Sunday, 28 October 2012

Why 'Not Different But Interesting'

Blogging: everyone is doing it
The most notable thing to come out of my research into blogging about parenting? Answer; how many people are at it. Fascinating. I read stuff in the newspapers about how I am living in the age of self-disclosure, how the whole world and its dog (or in this case, kid) wants to share their life experience via the web. But, despite my sitting each evening with laptop at least nearby (glued to my thighs may be a more honest appraisal), reading blogs has not been my thing. Yet it would appear I am about the only person I know who isn't following someone, somewhere. Tots 100 (a community for parenting bloggers) estimates that about 6 million folk in the UK are following the 4000 or so bloggers who focus on parenting issues. That's 4000 individuals who all have something to contribute to the subject of how we raise our children in this country (and a lot of advertising revenue, by-the-by). So, however witty, erudite or thought-provoking I think I am being, the very existence of so many others, busy creating content on my chosen subject, means I that am unlikely to ever be Different. But I might just manage Interesting.

Cognitive dissonance and the meaning of feminism
Have you heard of 'cognitive dissonance'? A psychology graduate told me about the concept a long time ago now. In rough terms, it describes the sensation one has when trying to reconcile two or more views held on one subject and finding that they just won't blend into a single coherent perspective. An article on the front page of today's Observer has reminded me of the notion. In very concise terms, the article examines the impact of the high cost of childcare in this country, and laments the impact this is having on families as they endeavour to get by in these tough times. In particular it focuses on how un-worthwhile it has become for many mums, as the 'second earner' in the household, to commit to working anything more than a few hours, as the cost of childcare cancels out any benefit to the family purse. Quotes abound about how living standards will never rise if we don't get mothers back into the workplace.

Now, I was playing with my Tiny Tears when Germaine was publishing her polemics and the Equal Pay Act came into force, and I was a teenager when a woman lived at Number 10. My mum was a single parent and I let myself in after school. I should be a Feminist with a capital F, and be out there campaigning for all I am worth for my right to have a career at the same time as being a mum. But as I read this article today, with paragraph after paragraph of criticism for the current situation, I wondered 'and what about the kids?'. The demand for more affordable childcare rang loud and clear but at no point did the author wonder whether spending all this time away from mummy (or daddy) would do little Jonny any good. I don't want to knock The Observer unduly as it has done a good job of covering the impact of childcare on children on other occasions. And when I checked the online comments, I was relieved that my fellow countrymen (and women) had spotted the omission. Plenty of others had questioned whether increasing the availability of childcare was the way forward, arguing that maybe some of us actually just want to be fiscally-free to stay at home and raise our kids the old fashioned way, and that perhaps our kids would be happier if we did just that. I know, as a modern, educated mum I am supposed to want it all, even be able to have it all and do it all, but should it really be about what I want? What about what my kids need?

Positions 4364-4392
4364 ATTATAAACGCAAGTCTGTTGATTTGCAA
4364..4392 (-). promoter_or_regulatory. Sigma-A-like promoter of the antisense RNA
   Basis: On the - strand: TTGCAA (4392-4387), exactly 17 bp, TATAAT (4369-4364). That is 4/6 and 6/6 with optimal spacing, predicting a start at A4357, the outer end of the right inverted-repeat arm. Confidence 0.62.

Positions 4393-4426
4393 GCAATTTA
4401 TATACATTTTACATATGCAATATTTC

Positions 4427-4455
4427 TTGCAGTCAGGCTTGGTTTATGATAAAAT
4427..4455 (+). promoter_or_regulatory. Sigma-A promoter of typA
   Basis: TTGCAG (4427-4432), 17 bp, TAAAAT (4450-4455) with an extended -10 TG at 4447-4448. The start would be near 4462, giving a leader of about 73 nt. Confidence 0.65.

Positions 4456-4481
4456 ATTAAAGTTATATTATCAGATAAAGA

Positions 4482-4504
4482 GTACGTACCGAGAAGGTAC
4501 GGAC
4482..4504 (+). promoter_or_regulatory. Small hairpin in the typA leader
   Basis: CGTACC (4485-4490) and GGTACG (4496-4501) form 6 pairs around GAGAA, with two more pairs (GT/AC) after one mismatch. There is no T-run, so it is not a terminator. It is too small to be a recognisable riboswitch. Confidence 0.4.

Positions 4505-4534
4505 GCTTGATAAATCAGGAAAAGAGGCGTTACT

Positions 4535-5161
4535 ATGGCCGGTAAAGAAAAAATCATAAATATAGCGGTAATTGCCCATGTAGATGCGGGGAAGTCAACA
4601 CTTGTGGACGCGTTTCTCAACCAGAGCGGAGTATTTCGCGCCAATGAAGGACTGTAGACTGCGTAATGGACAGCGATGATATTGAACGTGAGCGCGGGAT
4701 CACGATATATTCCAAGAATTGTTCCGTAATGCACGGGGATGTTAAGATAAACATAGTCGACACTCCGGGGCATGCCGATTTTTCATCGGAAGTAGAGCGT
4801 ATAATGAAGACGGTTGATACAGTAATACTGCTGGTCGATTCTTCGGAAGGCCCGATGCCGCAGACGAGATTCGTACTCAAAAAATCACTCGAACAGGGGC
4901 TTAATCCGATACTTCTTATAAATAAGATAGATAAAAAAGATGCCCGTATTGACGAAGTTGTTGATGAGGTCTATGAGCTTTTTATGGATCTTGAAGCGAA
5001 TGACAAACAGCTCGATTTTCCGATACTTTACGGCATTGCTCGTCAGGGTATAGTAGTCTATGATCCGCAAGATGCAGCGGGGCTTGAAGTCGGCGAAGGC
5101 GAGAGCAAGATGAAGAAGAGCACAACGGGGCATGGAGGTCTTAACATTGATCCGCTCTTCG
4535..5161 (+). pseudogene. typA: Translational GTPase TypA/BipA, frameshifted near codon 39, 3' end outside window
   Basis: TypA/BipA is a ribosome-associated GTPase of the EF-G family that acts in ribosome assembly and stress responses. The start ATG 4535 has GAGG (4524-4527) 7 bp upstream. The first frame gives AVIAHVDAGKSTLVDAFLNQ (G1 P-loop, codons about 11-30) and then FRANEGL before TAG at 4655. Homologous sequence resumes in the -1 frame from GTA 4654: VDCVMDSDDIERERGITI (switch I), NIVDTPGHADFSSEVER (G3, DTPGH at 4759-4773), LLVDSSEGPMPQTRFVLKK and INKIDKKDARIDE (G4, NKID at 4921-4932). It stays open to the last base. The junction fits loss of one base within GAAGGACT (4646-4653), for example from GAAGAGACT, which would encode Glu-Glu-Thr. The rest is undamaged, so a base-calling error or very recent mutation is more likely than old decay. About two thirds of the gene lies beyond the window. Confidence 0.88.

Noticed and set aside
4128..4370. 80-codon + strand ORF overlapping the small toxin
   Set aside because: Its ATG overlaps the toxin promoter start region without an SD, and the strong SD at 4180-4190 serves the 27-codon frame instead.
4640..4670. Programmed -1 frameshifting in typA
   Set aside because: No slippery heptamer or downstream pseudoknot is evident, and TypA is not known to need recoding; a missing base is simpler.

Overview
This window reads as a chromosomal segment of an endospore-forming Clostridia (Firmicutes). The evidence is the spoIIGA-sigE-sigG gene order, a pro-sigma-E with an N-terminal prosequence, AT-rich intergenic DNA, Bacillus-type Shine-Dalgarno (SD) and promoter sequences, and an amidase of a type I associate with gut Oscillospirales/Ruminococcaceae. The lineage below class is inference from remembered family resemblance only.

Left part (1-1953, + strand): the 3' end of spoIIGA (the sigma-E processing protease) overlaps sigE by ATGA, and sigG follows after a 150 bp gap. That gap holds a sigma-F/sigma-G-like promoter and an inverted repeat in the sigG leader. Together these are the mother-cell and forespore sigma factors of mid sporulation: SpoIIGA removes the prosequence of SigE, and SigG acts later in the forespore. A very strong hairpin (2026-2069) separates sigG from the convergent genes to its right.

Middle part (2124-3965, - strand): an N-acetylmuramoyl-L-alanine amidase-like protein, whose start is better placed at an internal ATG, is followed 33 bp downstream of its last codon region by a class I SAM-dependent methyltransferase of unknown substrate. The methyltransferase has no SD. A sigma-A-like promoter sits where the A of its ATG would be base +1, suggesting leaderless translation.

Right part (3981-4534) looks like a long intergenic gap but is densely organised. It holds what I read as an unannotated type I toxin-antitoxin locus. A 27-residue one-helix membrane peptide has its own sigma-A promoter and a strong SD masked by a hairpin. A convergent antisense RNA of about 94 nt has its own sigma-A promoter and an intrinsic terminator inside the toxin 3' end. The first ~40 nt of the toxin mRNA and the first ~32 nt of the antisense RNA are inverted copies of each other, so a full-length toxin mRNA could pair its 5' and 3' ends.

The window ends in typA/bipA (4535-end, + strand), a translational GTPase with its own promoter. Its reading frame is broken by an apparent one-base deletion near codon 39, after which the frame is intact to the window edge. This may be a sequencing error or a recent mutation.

So, getting back to my graduate friend and his cognitive dissonance, here's where I am at. As far as I can tell, there is no one answer to the question of how we support families to be financially stable, because there is no one kind of 'second-earner' mother. I might be a mum who would rather not have to go out of the home to work, and laments the fact that my finances don't match up to my Radio-4-listening fantasy. I don't need there to be more childcare, but I do need government to organise its tax and benefits system differently so that I can be home now while our kids are really little (she's 4, he's 11 months, if you're wondering). But my 'sister' down the road, busting a proverbial gut to get her business off the ground would probably be appalled with me, because she really does want to be back out there, and isn't being enabled in her goal either. The undoubtedly un-feminist thought enters my head, that all Feminism has meant for me is that I have to work harder to keep the roof over, the food in the fridge and the kids within the parameters of content. And it still hasn't resulted in giving me or my sisters the kind of choice our mums and their sisters were hoping it would.